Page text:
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By Lorena Dellagiovanna, Senior Vice President and Executive Officer, Chief Sustainability Officer, and CDEIO, Hitachi, Ltd.
At Hitachi we believe the key driver of innovation and growth is the diversity of our 320,000 global employees, which is why we are committed to ensuring an equitable and inclusive environment where everyone can truly fulfil their potential.
But diversity alone is not enough to tackle today’s critical challenges – from the race to net zero and preserving planetary boundaries, to harnessing the power of data and improving people’s wellbeing. To leverage diversity, we need to grant everyone access to the same opportunities through structural changes (equity) and ensure an inclusive environment where everyone feels accepted and valued, able to speak up and to contribute (inclusion). This is why we talk about Diversity, Equity and Inclusion (DEI).
In 2023, we’re at a crucial point in our journey to net zero and DEI is a business imperative if we’re going to get there – in an increasingly complex world with increasingly complex challenges, it is more important than ever we have a range of perspectives.
If we look at society as a whole, we need to better understand the people we serve and the way to do that is through equal representation. Today, this is simply not the case – for example, women represent approximately 50% of the global population but hold a much lower percentage of the global workforce.
Consider the following statistics from the World Economic Forum and the National Science Foundation:
- Globally, it is estimated that only 20% of engineering graduates are women, and women of colour still comprise less than 2% of all engineering professionals (WEF)
- The lack of representation spans across all levels, but women are particularly underrepresented in leadership (WEF)
- In technology, women comprise about 24% of leadership roles and in infrastructure it is as low as 16% (WEF)
- Women earned half of science and engineering bachelor's degrees (50%) and associate degrees (49%). Women represented about one-third of the STEM workforce (35%), and their wages were consistently lower than men's (NSF)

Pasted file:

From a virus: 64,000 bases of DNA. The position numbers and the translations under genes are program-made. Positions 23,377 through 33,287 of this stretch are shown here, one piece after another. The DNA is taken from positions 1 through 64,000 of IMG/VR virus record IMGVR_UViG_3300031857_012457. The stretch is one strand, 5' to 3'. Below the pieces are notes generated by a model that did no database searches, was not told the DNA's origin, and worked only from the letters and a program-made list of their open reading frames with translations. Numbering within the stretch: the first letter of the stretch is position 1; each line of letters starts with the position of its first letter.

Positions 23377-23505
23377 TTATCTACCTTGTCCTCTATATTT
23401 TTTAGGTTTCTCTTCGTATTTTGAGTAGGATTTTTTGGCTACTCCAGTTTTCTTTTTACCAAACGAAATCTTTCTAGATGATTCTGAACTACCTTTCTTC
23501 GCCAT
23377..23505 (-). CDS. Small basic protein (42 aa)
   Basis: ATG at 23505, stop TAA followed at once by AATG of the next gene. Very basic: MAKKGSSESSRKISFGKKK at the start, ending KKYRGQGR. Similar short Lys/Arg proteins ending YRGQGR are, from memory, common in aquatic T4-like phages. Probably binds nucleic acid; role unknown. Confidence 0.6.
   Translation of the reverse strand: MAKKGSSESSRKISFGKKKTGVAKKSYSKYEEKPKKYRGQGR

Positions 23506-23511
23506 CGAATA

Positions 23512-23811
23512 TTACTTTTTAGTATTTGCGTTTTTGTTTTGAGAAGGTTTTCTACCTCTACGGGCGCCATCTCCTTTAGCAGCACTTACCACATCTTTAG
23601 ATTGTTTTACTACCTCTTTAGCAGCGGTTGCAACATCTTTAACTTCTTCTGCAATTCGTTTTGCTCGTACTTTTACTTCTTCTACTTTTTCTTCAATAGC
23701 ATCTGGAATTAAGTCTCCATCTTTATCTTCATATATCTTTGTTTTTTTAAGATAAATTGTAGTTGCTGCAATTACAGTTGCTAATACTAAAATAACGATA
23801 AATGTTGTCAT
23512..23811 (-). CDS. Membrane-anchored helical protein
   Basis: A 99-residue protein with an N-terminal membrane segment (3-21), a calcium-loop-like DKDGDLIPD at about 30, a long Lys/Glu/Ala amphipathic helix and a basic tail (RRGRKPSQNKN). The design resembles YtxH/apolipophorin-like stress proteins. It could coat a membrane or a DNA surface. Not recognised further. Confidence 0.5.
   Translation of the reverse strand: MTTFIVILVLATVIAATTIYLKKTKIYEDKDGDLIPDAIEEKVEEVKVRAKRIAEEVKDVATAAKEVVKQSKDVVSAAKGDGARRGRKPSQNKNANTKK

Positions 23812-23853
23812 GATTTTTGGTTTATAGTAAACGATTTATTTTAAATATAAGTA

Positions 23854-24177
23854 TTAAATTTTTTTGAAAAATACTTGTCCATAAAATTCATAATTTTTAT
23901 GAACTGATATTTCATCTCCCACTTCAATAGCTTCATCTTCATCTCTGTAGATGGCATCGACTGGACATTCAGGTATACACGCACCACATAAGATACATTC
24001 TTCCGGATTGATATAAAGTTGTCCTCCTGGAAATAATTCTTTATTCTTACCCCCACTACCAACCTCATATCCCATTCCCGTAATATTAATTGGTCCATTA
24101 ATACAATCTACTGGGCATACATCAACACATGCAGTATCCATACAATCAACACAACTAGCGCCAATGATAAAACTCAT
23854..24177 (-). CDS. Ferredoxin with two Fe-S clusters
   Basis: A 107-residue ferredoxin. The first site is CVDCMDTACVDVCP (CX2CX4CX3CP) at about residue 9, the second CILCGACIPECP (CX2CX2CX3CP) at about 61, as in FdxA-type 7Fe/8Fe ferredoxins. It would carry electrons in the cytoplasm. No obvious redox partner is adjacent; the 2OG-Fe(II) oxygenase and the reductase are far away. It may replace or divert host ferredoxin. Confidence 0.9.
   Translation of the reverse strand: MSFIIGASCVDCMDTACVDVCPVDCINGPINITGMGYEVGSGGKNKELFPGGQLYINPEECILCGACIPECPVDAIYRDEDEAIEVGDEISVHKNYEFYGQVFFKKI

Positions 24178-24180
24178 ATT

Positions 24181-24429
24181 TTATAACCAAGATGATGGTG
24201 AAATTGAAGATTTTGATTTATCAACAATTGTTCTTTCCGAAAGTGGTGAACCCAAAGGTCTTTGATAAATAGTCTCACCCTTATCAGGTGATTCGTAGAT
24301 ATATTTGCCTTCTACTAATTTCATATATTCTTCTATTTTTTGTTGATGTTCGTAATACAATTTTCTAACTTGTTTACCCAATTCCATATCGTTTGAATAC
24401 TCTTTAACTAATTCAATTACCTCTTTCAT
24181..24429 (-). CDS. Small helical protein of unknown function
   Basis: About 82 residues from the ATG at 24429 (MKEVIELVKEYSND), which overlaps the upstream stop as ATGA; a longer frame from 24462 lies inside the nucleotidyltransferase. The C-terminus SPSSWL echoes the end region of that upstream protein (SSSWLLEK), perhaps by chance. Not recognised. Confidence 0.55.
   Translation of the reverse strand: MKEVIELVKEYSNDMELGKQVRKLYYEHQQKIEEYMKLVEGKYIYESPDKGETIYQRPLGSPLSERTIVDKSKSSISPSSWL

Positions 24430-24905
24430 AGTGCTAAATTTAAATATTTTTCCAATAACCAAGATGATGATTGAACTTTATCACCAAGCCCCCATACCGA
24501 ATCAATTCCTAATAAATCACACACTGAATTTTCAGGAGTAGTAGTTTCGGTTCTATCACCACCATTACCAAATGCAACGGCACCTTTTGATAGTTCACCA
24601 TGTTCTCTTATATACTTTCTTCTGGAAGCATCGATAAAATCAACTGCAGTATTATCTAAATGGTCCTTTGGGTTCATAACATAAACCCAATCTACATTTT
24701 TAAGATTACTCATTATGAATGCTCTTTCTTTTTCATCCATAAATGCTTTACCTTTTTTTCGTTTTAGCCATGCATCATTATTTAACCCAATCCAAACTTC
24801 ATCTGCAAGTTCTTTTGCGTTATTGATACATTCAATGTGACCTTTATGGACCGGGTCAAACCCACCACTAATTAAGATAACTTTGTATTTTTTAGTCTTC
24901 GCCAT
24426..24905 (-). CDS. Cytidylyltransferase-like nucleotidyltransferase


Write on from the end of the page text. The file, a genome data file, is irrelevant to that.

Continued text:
To put these figures into wider context, WEF’s Global Gender Gap Report suggested it would take another 132 years to achieve gender parity based on the current rate of global progress.
So, we’ve got a long way to go. Like many organisations, we’re in the early stages of our own DEI journey, but the last two years have seen us progress and evolve and our focus now is very much on structural change (equity) and behavioural change (inclusion). It’s taken a lot of work to get here – from establishing a new global and regional structure and launching a global strategy based on five pillars (leadership commitment, culture, recruiting, retention, advancement), to setting DEI targets at Group and Business Unit level, embedding equity in policies and processes and setting up DEI regional and global councils and dedicated toolkits.
Today, we’re implementing a number of activities and tools to support women throughout their entire career path. Central to this is our programme of dedicated STEM initiatives and awards that we have been running throughout the world for over a decade. Some recent activities include The Hitachi Global Foundation Asia Innovation Award, an award programme to promote science, technology and innovation that contributes to solving social and environmental issues, and a major global science education programme that brings scanning electron microscopes into schools.
We’re really starting to see the impact of our work and we’ve set a target of 30% women amongst our executives by 2030. From my point of view, it’s crucial to start the conversation on STEM opportunities as early as possible. I’m lucky to spend a lot of time with the next generation of women coming through in the industry and we need to give them the tools to succeed – as the saying goes: “If you can see it, you can be it”. This means that the education system needs to support and be actively involved in changing the mindset, reducing bias and empowering women.
And there’s an important role for men here too – indeed, for International Women’s Day this year we teamed up with MARC (Men Advocating Real Change) to involve men in the discussion, include their perspective, see their challenges and get them more involved.
Of course, it’s vital that we are committed to all the pillars of diversity, whether it’s age, gender, background, ethnicity, sexuality, religion, disability, marital status, or thinking style. We are actively tracking our progress across gender, culture and generation and our work in the former is outlined in our most recent Sustainability Report (pages 95-102)
Our commitment to diversity is an everyday task and our work on it never stops. Only last week at the invitation of my colleagues at Gimajyo (a women's group within the Hitachi Professional Engineers), I spoke at the Asian Pacific Nations Network (APNN) annual conference. APNN is an international organisation of women engineers and scientists from Asia and Oceania, and it was a pleasure to support this inspiring group of people.
Ultimately, everything we do to support DEI is not only good for business, but good for our collective climate change ambitions. In summer 2023, I’d like to see companies adopt the same rigour and approach to DEI as they do for climate action because while we have inequality, we will never save the planet.